Skip directly to search Skip directly to A to Z list Skip directly to navigation Skip directly to page options Skip directly to site content

Questions and Answers

What is ATSDR?

ATSDR is a federal public health agency. Our full name is the Agency for Toxic Substances and Disease Registry.

Our mission is to take responsive public health actions to promote healthy and safe environments and to prevent harmful exposures. We work with communities, environmental groups, and local, state and other federal agencies to protect public health.

Why was this area selected?

This Philadelphia community was selected because of the former John T. Lewis/Anzon facility. The facility was demolished in late 1990’s and early 2000’s and replaced by a shopping center following clean up under the state of Pennsylvania Act II Program. Although there is no specific health hazard currently known for the full study area, a limited number of available soil sampling information showed elevated lead levels, and this area provided an opportunity to study urban lead exposures from a variety of sources.

What was the purpose of CDC/ATSDR study at the JT Lewis Site?

The purpose of this research was to determine if young children in the community were exposed to unusual elevated levels of lead; and to develop better ways of identifying lead exposure in young children where they live.

We also looked at levels of lead in the home to see if they can be used to predict the amount of lead in a child’s blood.

This will help public health officials find better ways of determining if this and other communities have been exposed to lead at levels of health concern.

Who and what were tested?

The study team selected a random sample of houses in the area around the JT Lewis Lead Smelter site. When consent was granted from study participants, the team collected environmental samples including: tap water, indoor dust, and outside soil.

Additionally, blood samples were taken from 97 children between 9 months and 6 years old living in participating households. The team also conducted an environmental visual inspection of each home selected.

How long did the study take place?

The study team recruited residents to participate in the study between Tuesday, July 15th and Saturday, July 26th, 2014.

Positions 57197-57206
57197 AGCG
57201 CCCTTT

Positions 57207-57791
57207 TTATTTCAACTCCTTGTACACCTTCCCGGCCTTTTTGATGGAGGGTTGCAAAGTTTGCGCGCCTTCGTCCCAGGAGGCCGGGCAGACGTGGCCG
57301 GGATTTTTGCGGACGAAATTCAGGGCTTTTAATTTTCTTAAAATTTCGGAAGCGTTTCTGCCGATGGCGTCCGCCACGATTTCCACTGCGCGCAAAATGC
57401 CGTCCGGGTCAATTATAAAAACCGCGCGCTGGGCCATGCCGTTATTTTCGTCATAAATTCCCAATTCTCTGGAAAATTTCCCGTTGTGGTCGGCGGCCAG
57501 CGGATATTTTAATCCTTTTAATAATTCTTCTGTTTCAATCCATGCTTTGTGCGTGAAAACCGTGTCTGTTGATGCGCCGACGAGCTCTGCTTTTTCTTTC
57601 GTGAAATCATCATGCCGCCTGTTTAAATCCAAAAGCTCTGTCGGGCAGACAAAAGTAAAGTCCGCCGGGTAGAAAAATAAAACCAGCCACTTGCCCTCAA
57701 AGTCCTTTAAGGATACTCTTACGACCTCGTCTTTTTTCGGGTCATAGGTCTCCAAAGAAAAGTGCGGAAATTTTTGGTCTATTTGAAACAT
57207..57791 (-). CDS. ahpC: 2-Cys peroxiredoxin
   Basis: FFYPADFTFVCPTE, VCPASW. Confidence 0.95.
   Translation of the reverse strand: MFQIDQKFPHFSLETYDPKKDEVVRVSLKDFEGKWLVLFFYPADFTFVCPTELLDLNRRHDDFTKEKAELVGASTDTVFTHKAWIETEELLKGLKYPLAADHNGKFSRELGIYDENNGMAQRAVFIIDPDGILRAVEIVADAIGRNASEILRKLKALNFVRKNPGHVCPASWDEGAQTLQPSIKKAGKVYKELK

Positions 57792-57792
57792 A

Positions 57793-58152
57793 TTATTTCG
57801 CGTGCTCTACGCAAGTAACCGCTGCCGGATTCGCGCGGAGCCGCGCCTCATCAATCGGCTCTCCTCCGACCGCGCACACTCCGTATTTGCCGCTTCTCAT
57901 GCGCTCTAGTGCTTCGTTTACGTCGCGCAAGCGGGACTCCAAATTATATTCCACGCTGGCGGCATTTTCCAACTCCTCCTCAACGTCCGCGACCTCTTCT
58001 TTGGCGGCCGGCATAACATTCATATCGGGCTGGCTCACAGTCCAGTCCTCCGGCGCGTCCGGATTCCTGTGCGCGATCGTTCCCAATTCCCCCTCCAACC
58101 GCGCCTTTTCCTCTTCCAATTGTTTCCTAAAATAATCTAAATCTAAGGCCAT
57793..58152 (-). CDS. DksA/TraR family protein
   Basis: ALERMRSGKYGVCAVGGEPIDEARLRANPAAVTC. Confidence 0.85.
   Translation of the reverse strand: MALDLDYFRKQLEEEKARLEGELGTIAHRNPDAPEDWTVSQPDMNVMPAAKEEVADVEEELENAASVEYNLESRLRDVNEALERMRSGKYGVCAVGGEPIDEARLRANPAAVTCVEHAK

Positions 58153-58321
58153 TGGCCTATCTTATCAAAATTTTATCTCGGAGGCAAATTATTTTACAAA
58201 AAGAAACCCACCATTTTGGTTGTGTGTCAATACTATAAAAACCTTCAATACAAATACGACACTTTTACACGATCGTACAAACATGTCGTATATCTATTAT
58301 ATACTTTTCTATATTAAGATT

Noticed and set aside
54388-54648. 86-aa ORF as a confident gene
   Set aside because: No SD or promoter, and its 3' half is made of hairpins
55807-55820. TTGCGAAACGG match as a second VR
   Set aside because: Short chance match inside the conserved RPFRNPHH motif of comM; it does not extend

What happened if a child had an elevated blood lead level (BLL)?

The Philadelphia Department of Public Health and the CDC team leader were notified immediately of children with BLLs greater than or equal to 10 µg/dL, so that proper case management activities could occur.

What agencies and organizations were involved in the study?

CDC’s National Center for Environmental Health and the Agency for Toxic Substances and Disease Registry (NCEH/ATSDR) worked closely with the Philadelphia Department of Public Health, US Environmental Protection Agency, and the Pennsylvania Department of Health on this study.

Local non-governmental organizations were also engaged in the study—New Kensington Community Development Corporation, Olde Richmond Civic Association, Drexel University, Thomas Jefferson University, and the University of Pennsylvania.

How were study results released to the community?

Individual results of the child(ren)’s BLL were mailed to all parents or consenting adults in their preferred language (English or Spanish). A separate results letter providing environmental results was mailed to each participating household.

Preliminary results of the study can be found under the results section

What else is CDC/ATSDR doing in the community near the JT Lewis Site?

CDC/ATSDR continues to help area residents understand the health risks associated with lead and the steps they can take to protect themselves. ATSDR will continue to provide technical scientific assistance to EPA and the local and state health departments.

Is CDC/ATSDR planning a follow up study?

CDC/ATSDR does not currently have plans to conduct additional studies at JT Lewis or other lead smelter sites in the country.

 Top of Page

TOP